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Science, Culture, Education, and Social–Ecological Systems: A Study of Transdisciplinary Literacies in Student Discourse During a Place-Based and Culture-Based Polynesian Voyaging Program

  • Pauline W. U. Chinn

Abstract

As the world’s most isolated islands with the highest number of endangered species per square mile anywhere on earth (Bishop Museum 2003), Hawai’i provides a unique setting for exploring questions concerning science, technology, and society. For reasons ranging from issues of health, safety, and schedules to adoption of science curricula developed for national audiences to science teacher education, relatively little of the science students learn in school relates to Hawai’i or connects to students’ familiar environmental experiences and knowledge. Conventionally presented as a body of universal knowledge discovered through objective, impersonal, and culture-free experimentation, students perceive school science as largely unrelated to their places, practices, and personal knowledge.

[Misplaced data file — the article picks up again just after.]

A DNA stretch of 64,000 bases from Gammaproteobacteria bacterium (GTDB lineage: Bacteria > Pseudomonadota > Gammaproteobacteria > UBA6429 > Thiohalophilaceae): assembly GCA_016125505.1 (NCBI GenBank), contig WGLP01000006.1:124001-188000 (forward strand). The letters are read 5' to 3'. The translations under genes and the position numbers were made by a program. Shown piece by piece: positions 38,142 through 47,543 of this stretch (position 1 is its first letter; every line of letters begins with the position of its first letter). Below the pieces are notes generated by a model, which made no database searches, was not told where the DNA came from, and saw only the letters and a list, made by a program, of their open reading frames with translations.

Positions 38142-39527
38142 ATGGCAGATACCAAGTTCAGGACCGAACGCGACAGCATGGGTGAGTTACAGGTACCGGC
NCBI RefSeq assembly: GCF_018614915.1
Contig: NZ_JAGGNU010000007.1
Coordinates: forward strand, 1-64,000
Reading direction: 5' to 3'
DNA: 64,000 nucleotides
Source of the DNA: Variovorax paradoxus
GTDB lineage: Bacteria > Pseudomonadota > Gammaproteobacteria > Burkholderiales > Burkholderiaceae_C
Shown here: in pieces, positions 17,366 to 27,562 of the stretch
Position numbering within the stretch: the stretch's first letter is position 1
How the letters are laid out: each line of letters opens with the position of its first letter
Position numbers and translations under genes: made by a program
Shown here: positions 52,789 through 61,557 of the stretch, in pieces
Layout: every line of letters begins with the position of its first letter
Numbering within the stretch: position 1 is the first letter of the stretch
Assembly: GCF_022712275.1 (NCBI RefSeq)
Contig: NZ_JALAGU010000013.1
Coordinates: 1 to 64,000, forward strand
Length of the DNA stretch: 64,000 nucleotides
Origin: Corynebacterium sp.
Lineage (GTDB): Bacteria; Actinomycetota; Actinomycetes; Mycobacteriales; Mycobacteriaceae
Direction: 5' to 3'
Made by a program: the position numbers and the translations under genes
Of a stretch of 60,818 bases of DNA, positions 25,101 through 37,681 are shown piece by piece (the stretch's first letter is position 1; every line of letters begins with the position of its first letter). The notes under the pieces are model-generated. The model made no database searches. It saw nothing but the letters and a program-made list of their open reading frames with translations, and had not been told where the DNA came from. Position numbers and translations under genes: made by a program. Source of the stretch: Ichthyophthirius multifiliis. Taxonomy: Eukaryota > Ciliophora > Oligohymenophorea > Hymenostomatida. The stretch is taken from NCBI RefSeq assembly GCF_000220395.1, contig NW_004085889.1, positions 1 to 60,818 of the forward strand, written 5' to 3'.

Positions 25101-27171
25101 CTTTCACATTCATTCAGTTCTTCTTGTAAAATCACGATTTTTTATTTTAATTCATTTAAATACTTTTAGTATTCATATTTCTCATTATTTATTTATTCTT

Keywords

Global Position System Reef Flat Science Teacher Education Cultural Discourse School Discourse 
These keywords were added by machine and not by the authors. This process is experimental and the keywords may be updated as the learning algorithm improves.

Notes

Acknowledgments

The author gratefully acknowledges the multiyear collaboration with Michelle Kapana-Baird and Project Ho‘olokahi students that allowed insight into the development of her culture- and place-based school project. Project Ho‘olokahi received support from an award to the Consortium for Hawai’i Ecological Engineering under the Native Hawaiian Education Act, U.S. Department of Education.

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Copyright information

© Springer 2009

Authors and Affiliations

  1. 1.Department of Curriculum StudiesUniversity of Hawai’i at MānoaHonoluluUSA

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